Learning Away schools have found that it often makes sense to make use of adult volunteers on residentials – it isn’t always possible, affordable or even desirable to staff a residential with only teaching or support staff.
Working with volunteers can contribute to the quality and lower the cost of a residential and provide additional expertise. Parents/carers, governors, community members and student teachers can be approached to volunteer, and, if necessary, be supported with some training before the residential.
On a camping residential the higher staff:student ratio needed can put a significant demand on staffing, and Learning Away schools have often used volunteers to boost staff numbers. The input these volunteers provide is not just a matter of ‘making up the numbers’. They can contribute a wealth of skills, experience and energy, which has benefits for both the young people and school staff.
For example, every year, Hanover Primary School takes its Year 6 students away for a week on a ‘back to basics’ residential camping experience on the edge of Epping Forest, where the focus is on living and working together as a community. Volunteers are central to the model, and are sourced through a number of long-term partnerships with external organisations. Learn more about Hanover’s approach to using volunteers here.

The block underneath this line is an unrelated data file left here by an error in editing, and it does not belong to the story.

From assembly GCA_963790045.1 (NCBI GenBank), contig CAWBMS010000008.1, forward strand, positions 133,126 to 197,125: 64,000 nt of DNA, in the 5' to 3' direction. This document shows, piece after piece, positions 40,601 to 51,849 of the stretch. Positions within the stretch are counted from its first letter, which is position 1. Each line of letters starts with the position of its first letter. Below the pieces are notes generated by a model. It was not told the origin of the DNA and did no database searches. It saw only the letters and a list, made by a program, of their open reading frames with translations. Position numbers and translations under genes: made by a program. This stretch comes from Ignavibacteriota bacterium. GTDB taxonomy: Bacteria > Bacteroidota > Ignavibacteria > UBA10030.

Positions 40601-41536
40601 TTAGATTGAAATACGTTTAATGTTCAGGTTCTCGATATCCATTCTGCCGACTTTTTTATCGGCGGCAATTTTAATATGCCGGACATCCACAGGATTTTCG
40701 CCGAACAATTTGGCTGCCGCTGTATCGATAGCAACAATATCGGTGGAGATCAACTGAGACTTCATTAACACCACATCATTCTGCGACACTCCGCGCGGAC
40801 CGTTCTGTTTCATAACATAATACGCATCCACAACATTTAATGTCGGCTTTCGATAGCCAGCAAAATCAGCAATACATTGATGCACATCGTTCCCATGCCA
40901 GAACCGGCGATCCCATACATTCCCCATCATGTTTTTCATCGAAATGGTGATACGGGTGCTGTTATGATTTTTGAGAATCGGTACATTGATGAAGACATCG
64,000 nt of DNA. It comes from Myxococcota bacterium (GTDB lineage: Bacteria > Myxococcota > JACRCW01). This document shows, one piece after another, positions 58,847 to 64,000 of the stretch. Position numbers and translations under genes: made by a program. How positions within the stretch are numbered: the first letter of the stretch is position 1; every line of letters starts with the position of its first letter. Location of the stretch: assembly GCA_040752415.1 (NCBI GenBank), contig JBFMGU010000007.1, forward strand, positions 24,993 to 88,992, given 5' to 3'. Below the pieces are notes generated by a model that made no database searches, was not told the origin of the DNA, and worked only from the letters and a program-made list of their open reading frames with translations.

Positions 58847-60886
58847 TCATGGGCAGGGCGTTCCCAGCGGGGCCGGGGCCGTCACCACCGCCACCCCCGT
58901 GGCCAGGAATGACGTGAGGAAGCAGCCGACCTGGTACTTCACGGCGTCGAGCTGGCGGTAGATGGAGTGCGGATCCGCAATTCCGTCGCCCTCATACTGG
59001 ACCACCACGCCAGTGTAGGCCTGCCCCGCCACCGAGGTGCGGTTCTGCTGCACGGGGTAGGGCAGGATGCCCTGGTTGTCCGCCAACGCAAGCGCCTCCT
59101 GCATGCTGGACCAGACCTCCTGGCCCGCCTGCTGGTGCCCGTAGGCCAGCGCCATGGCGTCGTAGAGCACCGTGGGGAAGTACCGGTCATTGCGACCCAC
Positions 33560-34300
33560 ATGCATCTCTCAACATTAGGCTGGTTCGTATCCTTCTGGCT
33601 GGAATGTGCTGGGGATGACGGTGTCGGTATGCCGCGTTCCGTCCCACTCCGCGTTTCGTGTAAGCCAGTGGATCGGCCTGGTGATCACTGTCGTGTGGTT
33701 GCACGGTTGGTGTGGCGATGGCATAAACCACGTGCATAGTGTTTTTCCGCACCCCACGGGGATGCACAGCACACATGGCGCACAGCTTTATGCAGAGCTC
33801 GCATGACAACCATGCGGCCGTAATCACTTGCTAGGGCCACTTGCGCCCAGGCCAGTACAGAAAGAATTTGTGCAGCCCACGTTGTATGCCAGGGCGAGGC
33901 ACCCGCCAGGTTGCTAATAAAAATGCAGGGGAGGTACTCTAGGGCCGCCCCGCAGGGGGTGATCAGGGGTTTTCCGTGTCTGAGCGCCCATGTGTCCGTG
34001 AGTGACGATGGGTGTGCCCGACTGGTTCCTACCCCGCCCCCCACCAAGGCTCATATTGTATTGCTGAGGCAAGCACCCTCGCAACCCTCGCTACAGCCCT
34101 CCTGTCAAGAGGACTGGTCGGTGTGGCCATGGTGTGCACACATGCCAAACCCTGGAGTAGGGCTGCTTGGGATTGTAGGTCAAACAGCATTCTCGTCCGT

Schools find, when they start asking around, that there is a wealth of expertise and volunteering that they can tap into within their communities. With a little bit of creative thinking, careful planning and the creation of working relationships with outside organisations, it is certainly possible to identify other adults who can enable residentials to happen and help ensure that more residentials are financially sustainable.
“The Bulwell Learning Away programme is widely recognised in the area as many governors also act as volunteers on camps, also reducing the need for additional staffing.”
Learning Away Coordinator, Bulwell EAZ Partnership
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